The status of the North African populations part of, or allied to, this species is poorly known; the species may now be very rare (Gippoliti 2011, Ahmim 2013, Griffiths and Cuzin 2013).
|Current Population Trend:||Decreasing|
|Habitat and Ecology:||Over its wide geographic range, Western Polecat is found in a wide variety of habitats (Zabala et al. 2005 and references therein). It occurs widely in lowland woods and in riparian zones, and in rural areas close to farms and villages in the winter; but it also uses wooded steppe, sand dunes, marshes and river valleys, agricultural land, forest edge and mosaic habitats (Birks 1999, Cabral et al. 2005). In the Russian Federation, which comprises the majority of its global range, waterside habitats are very important for the species (D. Skumatov pers. comm. 2016). In Spain, it lives in a very wide range of environments, from Atlantic to Mediterranean habitats (Virgós 2007, J. Herrero pers. comm. 2015) with again an association with water-edge habitats (Zabala et al. 2005). In general, mountainous areas are avoided. In the French Mediterranean region in particular, Polecat records are much less frequent than elsewhere in the country; the species' presence in this region seems linked to the presence of wetlands (S. Ruette and M. Guinot-Ghestem pers. comm. 2015), as has been found in Italy and Portugal (Rondinini et al. 2006, Mestre et al. 2007).|
It feeds on live lagomorphs, rodents (various genera of voles, mice and hamsters), amphibians and other vertebrates, also sometimes on invertebrates and carrion (e.g. Birks 1999). In many Mediterranean areas, it is specialised in the predation of lagomorphs, notably European Rabbit Oryctolagus cuniculus (Roger 1991, Santos et al. 2009).
|Continuing decline in area, extent and/or quality of habitat:||Unknown|
|Generation Length (years):||4.5|
|Movement patterns:||Not a Migrant|
|Use and Trade:||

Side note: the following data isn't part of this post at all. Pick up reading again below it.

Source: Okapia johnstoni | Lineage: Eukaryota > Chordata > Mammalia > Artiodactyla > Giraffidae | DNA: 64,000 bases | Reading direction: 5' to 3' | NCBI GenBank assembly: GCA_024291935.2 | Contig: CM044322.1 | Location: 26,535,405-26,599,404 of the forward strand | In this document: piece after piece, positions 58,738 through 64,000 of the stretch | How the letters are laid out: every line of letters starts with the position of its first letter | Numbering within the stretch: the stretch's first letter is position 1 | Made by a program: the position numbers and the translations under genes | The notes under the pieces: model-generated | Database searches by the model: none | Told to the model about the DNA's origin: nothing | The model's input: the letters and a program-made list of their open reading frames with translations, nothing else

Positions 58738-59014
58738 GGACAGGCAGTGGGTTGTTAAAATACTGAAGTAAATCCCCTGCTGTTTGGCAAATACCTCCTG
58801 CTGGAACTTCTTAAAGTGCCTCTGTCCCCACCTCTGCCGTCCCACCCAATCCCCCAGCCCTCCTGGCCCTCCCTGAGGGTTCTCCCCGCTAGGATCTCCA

Western Polecat is legally hunted in the Russian Federation and in various other countries for its fur. Because of the high variety of shades of hairs and their gradations it is difficult to find two or three hides of the same coloration, and it is impossible to find thirty or fifty similar hides for a jacket – hence Western Polecat furs harvested from the wild can be found on the Russian domestic market only in the form of smaller handicraft products such as hats and caps (N. Dronova and A. Vaisman per R. Melisch pers. comm. 2016). Industrial production use farmed hides from hybrid forms. According to Sergey Stolbov, President of the Russian Fur Union (A. Vaisman per R. Melisch pers. comm. 2016), Western Polecat, as the species is treated by the Red List (pure-bred offspring of individuals taken from the wild), has never been farmed for hide production. Hybrids with Domestic Ferret (i.e. M. putoris × M. (putoris) furo) are, however, farmed in Russia at two fur farms (one in Pushkino close to Moscow, one in Tver province) in industrial volumes, producing about 30,000-35,000 hides per year. These are all solely for the Russian domestic market and there are multiple regularly breeding coloured forms of furs: pearl, golden, snowy-white, coal-black, etc. Statements that the species is farmed for fur in the Russian Far East (e.g. Dronova and Shestakov 2005), many thousand kilometres from its natural range, are likely also to refer to the said hybrid form.
The EU-TWIX database and mailing list exchanges which concentrate on information on seized specimen of fauna and flora from the wild hold, as of February 2016, no information relating to this species. (http://www.eutwix.org/ ; http://www.traffic.org/home/2015/12/3/eu-twix-ten-years-of-enforcement-assistance.html; V. Sacré per R. Melisch pers. comm. 2016). There is also no seizure information held in China on the species (Xiao Yu per R. Melisch pers. comm. 2016).
Population declines in western Europe have generally been attributed to over-hunting and to heavy loss or modification of the species' preferential habitats of wetlands and hedged farmland (e.g. Roger et al. 1988, Birks & Kitchener 1999, Baghli and Verhagen 2003). Hunting is now likely to be less of a problem than formerly except at a local scale, whereas agrochmicals and introduced carnivores may be widespread and increasing threats (see below).
Wetland destruction has been identified as a cause of decline in Germany and Switzerland (A. Schreiber pers. comm. 2015, P. Dollinger pers. comm. 2015). In areas where the Polecat is associated with wetlands, reduction of these habitats is particularly damaging in autumn and winter, during periods of lower abundance of amphibians (Weber 1989, Lodé 1991, Baghli et al. 2002). In France, the drying of wetlands and the increase of agricultural land more than halved the total wetland area between 1940 and 1990 (Report Claude Bernard 1994). Hedges provide adequate cover for Polecat activity in otherwise open farmland (Birks 2000). Consequently, the wide destruction of hedgerows that occurred in western Europe in the mid and late 20th century is likely to have contributed to the decline of the species. Indeed, despite a slowdown in the uprooting of hedgerows since the 1990s, hedgerow surface area declined by 5% per year in France from 1982 to 1990 (Pointereau 2002).